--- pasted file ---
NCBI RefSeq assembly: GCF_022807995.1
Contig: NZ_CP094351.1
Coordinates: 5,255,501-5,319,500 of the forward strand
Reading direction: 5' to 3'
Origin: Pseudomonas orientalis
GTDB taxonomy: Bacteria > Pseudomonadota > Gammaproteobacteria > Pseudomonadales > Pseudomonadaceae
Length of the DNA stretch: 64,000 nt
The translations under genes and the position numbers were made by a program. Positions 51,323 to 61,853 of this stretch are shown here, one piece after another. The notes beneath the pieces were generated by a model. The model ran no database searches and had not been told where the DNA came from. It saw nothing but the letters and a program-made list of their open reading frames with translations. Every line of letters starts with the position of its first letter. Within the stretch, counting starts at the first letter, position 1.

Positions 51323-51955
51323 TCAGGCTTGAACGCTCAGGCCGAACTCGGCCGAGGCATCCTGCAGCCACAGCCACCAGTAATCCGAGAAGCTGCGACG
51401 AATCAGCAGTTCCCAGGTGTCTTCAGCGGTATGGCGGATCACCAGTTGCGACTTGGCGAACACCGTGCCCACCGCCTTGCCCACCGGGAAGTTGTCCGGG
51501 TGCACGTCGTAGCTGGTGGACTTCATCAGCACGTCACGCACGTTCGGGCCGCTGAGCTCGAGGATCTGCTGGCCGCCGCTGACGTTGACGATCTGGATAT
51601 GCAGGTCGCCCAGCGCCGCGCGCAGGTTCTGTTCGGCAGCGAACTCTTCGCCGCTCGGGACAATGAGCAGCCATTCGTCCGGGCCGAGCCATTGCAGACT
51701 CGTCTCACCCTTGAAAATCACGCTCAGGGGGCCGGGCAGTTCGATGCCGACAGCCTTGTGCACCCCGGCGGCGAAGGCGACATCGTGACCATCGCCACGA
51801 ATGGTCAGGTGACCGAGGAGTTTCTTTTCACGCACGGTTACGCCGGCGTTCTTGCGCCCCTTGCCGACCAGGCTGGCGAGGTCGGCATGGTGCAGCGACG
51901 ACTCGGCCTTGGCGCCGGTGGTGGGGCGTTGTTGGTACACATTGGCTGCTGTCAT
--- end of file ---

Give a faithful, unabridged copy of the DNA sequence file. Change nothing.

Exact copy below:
NCBI RefSeq assembly: GCF_022807995.1
Contig: NZ_CP094351.1
Coordinates: 5,255,501-5,319,500 of the forward strand
Reading direction: 5' to 3'
Origin: Pseudomonas orientalis
GTDB taxonomy: Bacteria > Pseudomonadota > Gammaproteobacteria > Pseudomonadales > Pseudomonadaceae
Length of the DNA stretch: 64,000 nt
The translations under genes and the position numbers were made by a program. Positions 51,323 to 61,853 of this stretch are shown here, one piece after another. The notes beneath the pieces were generated by a model. The model ran no database searches and had not been told where the DNA came from. It saw nothing but the letters and a program-made list of their open reading frames with translations. Every line of letters starts with the position of its first letter. Within the stretch, counting starts at the first letter, position 1.

Positions 51323-51955
51323 TCAGGCTTGAACGCTCAGGCCGAACTCGGCCGAGGCATCCTGCAGCCACAGCCACCAGTAATCCGAGAAGCTGCGACG
51401 AATCAGCAGTTCCCAGGTGTCTTCAGCGGTATGGCGGATCACCAGTTGCGACTTGGCGAACACCGTGCCCACCGCCTTGCCCACCGGGAAGTTGTCCGGG
51501 TGCACGTCGTAGCTGGTGGACTTCATCAGCACGTCACGCACGTTCGGGCCGCTGAGCTCGAGGATCTGCTGGCCGCCGCTGACGTTGACGATCTGGATAT
51601 GCAGGTCGCCCAGCGCCGCGCGCAGGTTCTGTTCGGCAGCGAACTCTTCGCCGCTCGGGACAATGAGCAGCCATTCGTCCGGGCCGAGCCATTGCAGACT
51701 CGTCTCACCCTTGAAAATCACGCTCAGGGGGCCGGGCAGTTCGATGCCGACAGCCTTGTGCACCCCGGCGGCGAAGGCGACATCGTGACCATCGCCACGA
51801 ATGGTCAGGTGACCGAGGAGTTTCTTTTCACGCACGGTTACGCCGGCGTTCTTGCGCCCCTTGCCGACCAGGCTGGCGAGGTCGGCATGGTGCAGCGACG
51901 ACTCGGCCTTGGCGCCGGTGGTGGGGCGTTGTTGGTACACATTGGCTGCTGTCAT